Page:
"All religions tend to be conservative, because their sacred authority lies in the sanctity of the past... At the same time most religions remain open to the personal experiences of the spiritual world. The balance between faithfulness to tradition and openness to new experience is what constitutes the religious life."
I am so happy I've read this book. This is exactly the kind of book I was looking for: one that is informative, well-paced and objective. Oftentimes when reading about religions, it is easy to feel preached at. Many religion books portray said religion to be either absolutely horrible or without flaw. Most books in this realm have an agenda and that agenda involves putting down other beliefs.
This book, however, did no such thing. Hultkrantz's only agenda was to inform the reader of Native American religions. And inform me, he did.
This is a fascinating trace through general Native American religions with a focus on two in particular: the Shoshoni - a hunting religion - and the Zuni - a horticultural religion. The author did a magnificent job of showing how both descended from a circumpolar hunting mindset, but branched off to become their own entities. The reader gets an in-depth view into the fluid religion of the Shoshoni and the complex religion of the Zuni and it is really a remarkable journey. I especially loved reading about how certain ceremonies have changed since the introduction of Catholicism and how they're still changing today, including new religions like Peyotism.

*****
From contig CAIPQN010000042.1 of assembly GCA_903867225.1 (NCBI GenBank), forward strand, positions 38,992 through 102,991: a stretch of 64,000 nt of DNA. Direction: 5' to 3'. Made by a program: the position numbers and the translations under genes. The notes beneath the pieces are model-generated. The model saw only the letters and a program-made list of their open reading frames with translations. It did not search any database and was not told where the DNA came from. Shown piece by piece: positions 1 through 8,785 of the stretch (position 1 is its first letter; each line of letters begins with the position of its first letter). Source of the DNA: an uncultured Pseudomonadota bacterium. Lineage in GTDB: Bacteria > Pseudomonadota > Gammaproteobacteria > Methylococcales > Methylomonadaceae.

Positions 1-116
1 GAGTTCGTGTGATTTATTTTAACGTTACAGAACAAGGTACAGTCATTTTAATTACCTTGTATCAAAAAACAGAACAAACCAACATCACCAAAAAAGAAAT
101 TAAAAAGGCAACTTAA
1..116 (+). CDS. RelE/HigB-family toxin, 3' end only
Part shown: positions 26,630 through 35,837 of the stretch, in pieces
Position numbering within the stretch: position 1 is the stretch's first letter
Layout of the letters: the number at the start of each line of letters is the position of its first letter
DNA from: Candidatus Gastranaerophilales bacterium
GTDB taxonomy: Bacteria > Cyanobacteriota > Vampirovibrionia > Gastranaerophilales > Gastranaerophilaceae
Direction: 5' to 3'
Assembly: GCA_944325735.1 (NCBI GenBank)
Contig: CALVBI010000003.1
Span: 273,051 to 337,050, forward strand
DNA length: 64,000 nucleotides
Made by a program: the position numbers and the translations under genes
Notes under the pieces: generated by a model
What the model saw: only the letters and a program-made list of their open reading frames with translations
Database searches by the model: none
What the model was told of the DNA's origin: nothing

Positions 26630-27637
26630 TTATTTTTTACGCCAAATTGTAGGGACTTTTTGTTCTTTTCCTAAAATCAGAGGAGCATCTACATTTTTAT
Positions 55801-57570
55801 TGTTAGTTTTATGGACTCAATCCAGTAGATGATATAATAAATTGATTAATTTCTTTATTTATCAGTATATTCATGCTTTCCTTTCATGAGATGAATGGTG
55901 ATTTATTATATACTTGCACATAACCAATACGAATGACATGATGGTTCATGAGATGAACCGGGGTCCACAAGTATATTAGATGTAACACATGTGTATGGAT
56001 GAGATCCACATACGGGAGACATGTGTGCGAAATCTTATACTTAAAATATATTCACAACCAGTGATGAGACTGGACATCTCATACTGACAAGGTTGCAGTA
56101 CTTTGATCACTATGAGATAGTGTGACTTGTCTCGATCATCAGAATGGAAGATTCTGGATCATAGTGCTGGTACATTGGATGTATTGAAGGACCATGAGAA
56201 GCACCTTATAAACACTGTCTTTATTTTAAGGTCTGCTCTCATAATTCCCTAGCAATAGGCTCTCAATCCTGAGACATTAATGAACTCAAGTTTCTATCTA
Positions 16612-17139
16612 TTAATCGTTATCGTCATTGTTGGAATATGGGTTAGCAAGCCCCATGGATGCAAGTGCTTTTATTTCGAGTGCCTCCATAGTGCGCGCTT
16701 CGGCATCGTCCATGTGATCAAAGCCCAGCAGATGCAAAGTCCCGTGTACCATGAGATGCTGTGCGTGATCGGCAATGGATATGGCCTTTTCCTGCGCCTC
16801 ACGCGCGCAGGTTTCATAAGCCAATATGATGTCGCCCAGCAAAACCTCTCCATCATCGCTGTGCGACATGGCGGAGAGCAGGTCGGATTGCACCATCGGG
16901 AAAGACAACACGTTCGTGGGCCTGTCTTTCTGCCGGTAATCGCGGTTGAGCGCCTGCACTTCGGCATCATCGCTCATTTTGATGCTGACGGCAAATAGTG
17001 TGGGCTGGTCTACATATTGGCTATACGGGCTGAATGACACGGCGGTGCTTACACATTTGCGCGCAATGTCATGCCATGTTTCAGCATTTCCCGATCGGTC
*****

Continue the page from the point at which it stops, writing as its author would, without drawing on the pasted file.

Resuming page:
Hultkrantz is aware of his reader and never once tries to overwhelm you with too much information. Although this is a book centered around the religion of Native Americans, he also throws out some information on their culture and linguistics. I found this quote to be particularly fascinating:
"Some Indian languages lack terms for the past and the future; everything is resting in the present."
Hultkrantz presents the readers with the mythology of the religions focused on in this overview and then their ceremonies that either conflict with the mythology (like the Shoshoni) or use the mythology as justification for their ceremonies (like the Zuni). I really loved that he decided to single out two very different religions to focus on in this book to show the reader that through all of their differences, there is a lot of similarities as well.
Highly recommended to anyone interested in religion or anthropology.